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Monday, February 18, 2013

In Chicago, it's two amendments down, and eight to go

Chicago Police Superintendent Gary McCarthy, who blames Sarah Palin for the city's gun violence (go figure), has come up with a new scapegoat: the Bill of Rights.

Supt. McCarthy claims that the Second Amendment is a "threat to public safety." Now, I understand that hippie stuff like the U.S. Constitution has never been in vogue in the city I love. But it seems to me that Supt. McCarthy is being just a little too blatant in his contempt for the document he is sworn to uphold.

My own position on guns is considerably more nuanced than that of most on either side of the debate. I should say off the bat that I find the argument that private gun ownership is a safeguard against government abuse of its power to be an insult to my intelligence. Those pistols in the bedroom drawer and those rifles hanging in the study would be of little use if the government really wanted to mess with somebody; not even a Magnum has the stopping power to do much damage to an Abrams tank or an armored personnel carrier. Privately-owned guns would not be of use in stopping the local police department's SWAT team, much less the United States Army.

Moreover, our present problem is precisely that so many people are trying to use privately-held weapons to defy the law- and in most cases succeeding for reasons which simply wouldn't apply to theoretical freedom fighters.  As long as you can reasonably expect to get away with murder (and given the nature of our legal system, that probably will remain the case indefinitely) people will continue to use firearms for illicit reasons. And despite the nonsense about how guns are to murder as forks are to eating, it's a great deal harder to kill a person in the absence of a gun than it is to eat even spaghetti without a fork. The human body is a resilient machine, and few methods of permanently terminating its functioning apt to be available to most people are anywhere near as effective as guns are. There is a reason why few banks are robbed with knives or brass knuckles.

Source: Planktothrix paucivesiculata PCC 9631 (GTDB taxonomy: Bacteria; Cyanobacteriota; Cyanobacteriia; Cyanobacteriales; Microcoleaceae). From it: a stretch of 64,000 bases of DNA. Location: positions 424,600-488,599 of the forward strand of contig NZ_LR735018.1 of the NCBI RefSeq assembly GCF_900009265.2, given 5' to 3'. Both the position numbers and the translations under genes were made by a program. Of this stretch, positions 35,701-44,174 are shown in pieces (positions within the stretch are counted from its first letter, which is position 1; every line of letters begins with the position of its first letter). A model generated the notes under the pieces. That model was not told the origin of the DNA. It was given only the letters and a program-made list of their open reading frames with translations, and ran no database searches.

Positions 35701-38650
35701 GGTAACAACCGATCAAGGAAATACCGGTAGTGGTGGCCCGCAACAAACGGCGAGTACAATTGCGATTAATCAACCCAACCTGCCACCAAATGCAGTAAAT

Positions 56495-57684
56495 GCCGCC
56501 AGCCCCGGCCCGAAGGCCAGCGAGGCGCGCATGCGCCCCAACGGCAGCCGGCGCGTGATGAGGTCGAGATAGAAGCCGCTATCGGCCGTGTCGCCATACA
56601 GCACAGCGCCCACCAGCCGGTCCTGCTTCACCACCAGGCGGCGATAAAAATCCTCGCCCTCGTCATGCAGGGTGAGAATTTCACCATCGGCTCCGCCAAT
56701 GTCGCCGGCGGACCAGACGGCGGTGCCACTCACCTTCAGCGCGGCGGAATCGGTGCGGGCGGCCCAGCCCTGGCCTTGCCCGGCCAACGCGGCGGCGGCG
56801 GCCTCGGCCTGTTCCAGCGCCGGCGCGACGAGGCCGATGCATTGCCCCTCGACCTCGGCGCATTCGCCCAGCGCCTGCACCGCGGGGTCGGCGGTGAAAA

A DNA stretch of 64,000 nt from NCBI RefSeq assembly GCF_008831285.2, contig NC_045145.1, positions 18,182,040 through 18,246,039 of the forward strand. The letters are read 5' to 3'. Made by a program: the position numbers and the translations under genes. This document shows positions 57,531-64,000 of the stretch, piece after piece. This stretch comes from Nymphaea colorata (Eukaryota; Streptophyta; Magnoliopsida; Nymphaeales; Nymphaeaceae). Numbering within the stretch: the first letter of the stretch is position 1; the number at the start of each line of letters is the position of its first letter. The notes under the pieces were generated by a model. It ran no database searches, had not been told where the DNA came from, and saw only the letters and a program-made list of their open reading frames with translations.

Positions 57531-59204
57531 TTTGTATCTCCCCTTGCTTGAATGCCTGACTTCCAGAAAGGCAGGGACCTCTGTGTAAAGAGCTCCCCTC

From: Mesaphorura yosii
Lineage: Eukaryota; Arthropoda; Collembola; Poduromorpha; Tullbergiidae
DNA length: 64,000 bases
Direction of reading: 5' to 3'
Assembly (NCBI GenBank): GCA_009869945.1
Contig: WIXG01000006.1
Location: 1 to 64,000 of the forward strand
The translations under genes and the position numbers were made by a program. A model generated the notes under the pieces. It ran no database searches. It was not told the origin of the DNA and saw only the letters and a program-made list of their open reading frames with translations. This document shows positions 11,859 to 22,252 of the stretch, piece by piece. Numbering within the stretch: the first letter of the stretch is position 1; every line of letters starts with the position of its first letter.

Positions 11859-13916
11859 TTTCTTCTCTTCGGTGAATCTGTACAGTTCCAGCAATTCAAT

That does not mean that there is not a legitimate place for guns- even handguns- in our society. There are any number of perfectly legitimate shooting sports engaged in by responsible people who should not be easily deprived of their right to own guns because some abuse that right. Of course, it only makes sense that gun laws should vary according to local conditions. Relatively permissive gun laws might well work for rural areas, for example; in urban areas, it's in all of our interest that as few people own guns as possible. Murder rates are always highest in urban areas; why make killing other people there any easier than it has to be?

The Second Amendment grants a private right to gun ownership such that the government cannot constitutionally deny it to individuals without pretty solid reason (I would argue that the murder rate in, say, Chicago would qualify, btw). But it specifies that the reason why this right is recognized is in order to provide for a "well-regulated militia." In other words, a National Guard or informal police force. I am aware that in a number of states all males above the age of eighteen are legally part of the state militia. But unless that militia holds regular drills, trains its members properly, and polices its own membership, it seems to me hard to make the case that it fits the purposes of the Second Amendment.